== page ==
Foreshocks and Swarms

 Other pages have discussed foreshocks as indicators of an impending earthquake.  Foreshocks are often stronger than expected (minor to moderate category), unusual or unexpected earthquakes that occur in or near a high earthquake risk area. 

Unfortunately you don't know an earthquake is a foreshock until a bigger quake happens.

Earthquake swarms are lots of smaller earthquakes within a geographically small area, usually on or near the same fault line. Like a foreshock, an earthquake swarm could also indicate an impending, larger earthquake.

The problem is foreshocks and swarms don’t come with a “prepare for a bigger one” warning. 

It's difficult to identify when in the future a bigger earthquake will rupture. Usually quakes identified as a foreshock happen within a few days preceding the main shock.

The reality of foreshocks and swarms is it’s hard to definitively state either is an indicator of a larger earthquake until after a larger quake strikes. In other words, foreshocks are labeled as such only after a larger quake happens. And earthquake swarms don't usually mean a bigger quake is coming...but sometimes they do.

The best part of earthquakes that could be foreshocks or earthquake swarms is they are a reminder to double-check your preparedness. Then, if a bigger earthquake occurs you conveniently had the preparedness reminder.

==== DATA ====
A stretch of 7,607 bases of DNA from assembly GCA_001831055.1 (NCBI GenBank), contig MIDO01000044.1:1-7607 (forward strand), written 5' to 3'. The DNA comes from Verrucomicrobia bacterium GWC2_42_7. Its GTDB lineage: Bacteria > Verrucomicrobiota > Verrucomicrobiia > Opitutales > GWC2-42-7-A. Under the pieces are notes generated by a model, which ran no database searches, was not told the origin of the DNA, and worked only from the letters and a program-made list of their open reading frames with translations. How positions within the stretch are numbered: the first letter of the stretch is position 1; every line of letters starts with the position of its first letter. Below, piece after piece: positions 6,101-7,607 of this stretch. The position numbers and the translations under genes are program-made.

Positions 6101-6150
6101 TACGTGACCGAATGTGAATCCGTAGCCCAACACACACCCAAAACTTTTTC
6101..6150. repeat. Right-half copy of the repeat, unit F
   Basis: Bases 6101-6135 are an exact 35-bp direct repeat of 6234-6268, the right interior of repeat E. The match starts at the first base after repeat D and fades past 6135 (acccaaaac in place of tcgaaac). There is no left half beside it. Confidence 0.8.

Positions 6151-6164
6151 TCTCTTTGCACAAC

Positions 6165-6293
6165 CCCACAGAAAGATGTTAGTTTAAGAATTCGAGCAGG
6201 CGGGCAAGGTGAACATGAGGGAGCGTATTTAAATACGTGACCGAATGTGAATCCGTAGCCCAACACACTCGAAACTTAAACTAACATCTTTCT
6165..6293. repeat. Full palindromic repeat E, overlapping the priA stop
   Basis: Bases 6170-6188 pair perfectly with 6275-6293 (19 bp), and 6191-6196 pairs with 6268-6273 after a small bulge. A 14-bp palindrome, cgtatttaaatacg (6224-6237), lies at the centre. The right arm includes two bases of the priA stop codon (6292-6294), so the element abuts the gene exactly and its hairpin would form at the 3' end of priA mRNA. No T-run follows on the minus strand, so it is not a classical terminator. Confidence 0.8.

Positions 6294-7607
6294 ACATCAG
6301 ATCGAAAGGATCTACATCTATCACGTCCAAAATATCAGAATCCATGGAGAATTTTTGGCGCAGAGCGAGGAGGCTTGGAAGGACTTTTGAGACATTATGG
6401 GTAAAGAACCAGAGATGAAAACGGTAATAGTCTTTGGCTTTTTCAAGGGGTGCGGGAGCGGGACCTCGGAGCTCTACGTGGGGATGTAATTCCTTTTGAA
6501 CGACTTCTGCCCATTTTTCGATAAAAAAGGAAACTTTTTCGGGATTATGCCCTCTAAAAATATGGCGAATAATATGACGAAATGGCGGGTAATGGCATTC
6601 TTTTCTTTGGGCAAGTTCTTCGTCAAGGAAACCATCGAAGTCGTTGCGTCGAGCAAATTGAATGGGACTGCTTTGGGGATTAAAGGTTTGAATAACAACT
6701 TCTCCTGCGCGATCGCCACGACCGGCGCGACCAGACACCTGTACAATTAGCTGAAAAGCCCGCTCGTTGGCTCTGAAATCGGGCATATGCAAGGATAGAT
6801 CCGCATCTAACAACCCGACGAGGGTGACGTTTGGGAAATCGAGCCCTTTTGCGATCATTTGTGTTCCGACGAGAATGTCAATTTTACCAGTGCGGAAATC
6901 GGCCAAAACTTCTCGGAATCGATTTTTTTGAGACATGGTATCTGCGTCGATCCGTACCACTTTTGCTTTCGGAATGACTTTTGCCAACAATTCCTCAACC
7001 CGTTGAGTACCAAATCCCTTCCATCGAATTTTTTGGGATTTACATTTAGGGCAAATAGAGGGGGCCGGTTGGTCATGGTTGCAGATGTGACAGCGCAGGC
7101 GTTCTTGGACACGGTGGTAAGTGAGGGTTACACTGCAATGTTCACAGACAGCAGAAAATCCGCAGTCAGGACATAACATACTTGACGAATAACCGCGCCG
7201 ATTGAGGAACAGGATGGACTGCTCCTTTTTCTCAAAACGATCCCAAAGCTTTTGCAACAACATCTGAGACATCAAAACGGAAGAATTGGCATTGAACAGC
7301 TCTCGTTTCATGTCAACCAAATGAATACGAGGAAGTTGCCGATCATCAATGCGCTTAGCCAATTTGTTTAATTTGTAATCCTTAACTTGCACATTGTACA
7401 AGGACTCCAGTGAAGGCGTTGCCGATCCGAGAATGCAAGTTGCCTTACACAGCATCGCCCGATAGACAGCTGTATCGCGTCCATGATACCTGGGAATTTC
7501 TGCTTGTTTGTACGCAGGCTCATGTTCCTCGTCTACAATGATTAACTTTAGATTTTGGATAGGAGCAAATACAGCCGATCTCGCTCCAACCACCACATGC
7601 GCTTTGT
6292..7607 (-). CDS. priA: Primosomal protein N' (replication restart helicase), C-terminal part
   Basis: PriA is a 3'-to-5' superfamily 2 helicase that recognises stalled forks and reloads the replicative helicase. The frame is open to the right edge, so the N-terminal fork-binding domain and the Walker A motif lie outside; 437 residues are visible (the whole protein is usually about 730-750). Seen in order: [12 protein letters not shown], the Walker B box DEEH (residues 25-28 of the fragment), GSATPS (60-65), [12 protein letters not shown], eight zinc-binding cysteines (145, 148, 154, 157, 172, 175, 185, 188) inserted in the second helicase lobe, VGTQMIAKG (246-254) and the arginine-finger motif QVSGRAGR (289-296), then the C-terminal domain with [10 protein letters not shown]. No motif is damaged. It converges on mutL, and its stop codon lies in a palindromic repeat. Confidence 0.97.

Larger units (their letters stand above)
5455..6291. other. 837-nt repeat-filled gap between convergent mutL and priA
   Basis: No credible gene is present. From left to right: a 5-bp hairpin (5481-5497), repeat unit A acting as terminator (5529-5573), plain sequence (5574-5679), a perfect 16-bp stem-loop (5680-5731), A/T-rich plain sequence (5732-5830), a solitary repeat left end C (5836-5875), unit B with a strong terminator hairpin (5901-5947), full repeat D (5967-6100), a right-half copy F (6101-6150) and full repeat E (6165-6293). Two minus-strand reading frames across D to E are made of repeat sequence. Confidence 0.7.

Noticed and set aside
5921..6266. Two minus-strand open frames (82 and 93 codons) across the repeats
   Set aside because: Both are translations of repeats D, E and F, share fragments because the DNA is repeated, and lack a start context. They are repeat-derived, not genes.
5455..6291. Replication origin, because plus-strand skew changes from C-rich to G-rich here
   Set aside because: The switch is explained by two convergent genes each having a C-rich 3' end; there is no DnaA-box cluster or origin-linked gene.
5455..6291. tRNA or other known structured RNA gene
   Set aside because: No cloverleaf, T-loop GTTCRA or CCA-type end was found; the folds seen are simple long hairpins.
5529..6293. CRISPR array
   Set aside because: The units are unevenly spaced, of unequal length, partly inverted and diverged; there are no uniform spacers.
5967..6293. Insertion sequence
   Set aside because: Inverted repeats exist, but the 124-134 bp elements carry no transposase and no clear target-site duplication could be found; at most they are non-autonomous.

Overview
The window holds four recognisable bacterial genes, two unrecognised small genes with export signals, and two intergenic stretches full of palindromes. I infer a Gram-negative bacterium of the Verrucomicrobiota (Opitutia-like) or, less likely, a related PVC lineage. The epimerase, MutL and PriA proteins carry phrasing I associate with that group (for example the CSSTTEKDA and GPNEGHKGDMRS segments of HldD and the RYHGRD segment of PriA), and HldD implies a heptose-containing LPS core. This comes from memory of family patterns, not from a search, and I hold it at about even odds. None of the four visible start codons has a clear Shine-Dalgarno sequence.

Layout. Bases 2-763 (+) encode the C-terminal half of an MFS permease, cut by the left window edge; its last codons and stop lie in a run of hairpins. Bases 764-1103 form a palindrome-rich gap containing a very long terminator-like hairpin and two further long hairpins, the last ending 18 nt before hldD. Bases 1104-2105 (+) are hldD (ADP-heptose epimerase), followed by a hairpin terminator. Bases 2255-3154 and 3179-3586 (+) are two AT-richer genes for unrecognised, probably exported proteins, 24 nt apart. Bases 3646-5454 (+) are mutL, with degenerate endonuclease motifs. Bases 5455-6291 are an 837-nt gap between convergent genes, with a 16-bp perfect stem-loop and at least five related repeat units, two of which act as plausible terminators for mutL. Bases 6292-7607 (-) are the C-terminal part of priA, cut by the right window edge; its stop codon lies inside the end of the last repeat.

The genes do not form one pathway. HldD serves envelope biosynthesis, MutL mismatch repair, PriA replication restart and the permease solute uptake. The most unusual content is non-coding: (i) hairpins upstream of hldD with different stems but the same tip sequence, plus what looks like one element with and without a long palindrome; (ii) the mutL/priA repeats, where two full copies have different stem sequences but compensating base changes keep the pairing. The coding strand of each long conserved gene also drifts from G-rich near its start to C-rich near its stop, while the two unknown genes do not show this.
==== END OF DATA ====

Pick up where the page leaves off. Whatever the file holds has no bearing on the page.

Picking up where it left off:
Earthquake aftermath

What I've found is as I've increased my preparedness the less I feel anxious about an earthquake swarm or other supposed quake predictor. These serve as reminders to check your preparedness.

After small and moderate earthquakes there tends to be an uptick in the number of people rushing to get prepared. The earthquake was a wake-up call that a bigger quake is coming and they feel anxious and unprepared.

And while any preparedness is better than none, too often when people try to prepare in an already stressful and anxious situation their judgment (and therefore preparedness) probably isn't as good as it could be. They're re-acting to the situation rather than being pro-active, which is what being prepared is all about.


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